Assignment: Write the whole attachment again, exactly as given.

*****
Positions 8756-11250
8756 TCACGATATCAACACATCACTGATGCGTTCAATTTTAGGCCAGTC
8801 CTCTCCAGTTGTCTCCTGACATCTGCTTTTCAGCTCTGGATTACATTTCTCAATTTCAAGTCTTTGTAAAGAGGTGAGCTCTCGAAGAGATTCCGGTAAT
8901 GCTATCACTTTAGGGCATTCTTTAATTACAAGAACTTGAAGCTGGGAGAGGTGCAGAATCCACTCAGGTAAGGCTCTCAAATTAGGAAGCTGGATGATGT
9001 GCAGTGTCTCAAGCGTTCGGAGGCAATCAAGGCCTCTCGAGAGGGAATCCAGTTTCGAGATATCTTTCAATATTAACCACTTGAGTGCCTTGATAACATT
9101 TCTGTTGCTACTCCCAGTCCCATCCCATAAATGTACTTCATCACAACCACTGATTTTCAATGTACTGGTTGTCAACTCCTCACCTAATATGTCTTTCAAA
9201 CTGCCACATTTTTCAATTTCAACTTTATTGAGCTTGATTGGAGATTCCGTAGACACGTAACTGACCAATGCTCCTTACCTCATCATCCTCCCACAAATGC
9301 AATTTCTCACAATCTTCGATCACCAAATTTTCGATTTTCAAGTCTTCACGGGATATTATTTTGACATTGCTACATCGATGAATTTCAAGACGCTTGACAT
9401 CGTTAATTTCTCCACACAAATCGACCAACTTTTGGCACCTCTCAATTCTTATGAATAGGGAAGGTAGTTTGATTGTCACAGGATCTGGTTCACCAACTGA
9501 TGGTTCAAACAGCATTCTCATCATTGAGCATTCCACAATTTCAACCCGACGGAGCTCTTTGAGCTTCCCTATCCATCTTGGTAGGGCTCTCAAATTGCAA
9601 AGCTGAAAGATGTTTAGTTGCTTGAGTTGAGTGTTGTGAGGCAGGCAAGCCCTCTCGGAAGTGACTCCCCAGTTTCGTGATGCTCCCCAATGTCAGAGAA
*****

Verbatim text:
Positions 8756-11250
8756 TCACGATATCAACACATCACTGATGCGTTCAATTTTAGGCCAGTC
8801 CTCTCCAGTTGTCTCCTGACATCTGCTTTTCAGCTCTGGATTACATTTCTCAATTTCAAGTCTTTGTAAAGAGGTGAGCTCTCGAAGAGATTCCGGTAAT
8901 GCTATCACTTTAGGGCATTCTTTAATTACAAGAACTTGAAGCTGGGAGAGGTGCAGAATCCACTCAGGTAAGGCTCTCAAATTAGGAAGCTGGATGATGT
9001 GCAGTGTCTCAAGCGTTCGGAGGCAATCAAGGCCTCTCGAGAGGGAATCCAGTTTCGAGATATCTTTCAATATTAACCACTTGAGTGCCTTGATAACATT
9101 TCTGTTGCTACTCCCAGTCCCATCCCATAAATGTACTTCATCACAACCACTGATTTTCAATGTACTGGTTGTCAACTCCTCACCTAATATGTCTTTCAAA
9201 CTGCCACATTTTTCAATTTCAACTTTATTGAGCTTGATTGGAGATTCCGTAGACACGTAACTGACCAATGCTCCTTACCTCATCATCCTCCCACAAATGC
9301 AATTTCTCACAATCTTCGATCACCAAATTTTCGATTTTCAAGTCTTCACGGGATATTATTTTGACATTGCTACATCGATGAATTTCAAGACGCTTGACAT
9401 CGTTAATTTCTCCACACAAATCGACCAACTTTTGGCACCTCTCAATTCTTATGAATAGGGAAGGTAGTTTGATTGTCACAGGATCTGGTTCACCAACTGA
9501 TGGTTCAAACAGCATTCTCATCATTGAGCATTCCACAATTTCAACCCGACGGAGCTCTTTGAGCTTCCCTATCCATCTTGGTAGGGCTCTCAAATTGCAA
9601 AGCTGAAAGATGTTTAGTTGCTTGAGTTGAGTGTTGTGAGGCAGGCAAGCCCTCTCGGAAGTGACTCCCCAGTTTCGTGATGCTCCCCAATGTCAGAGAA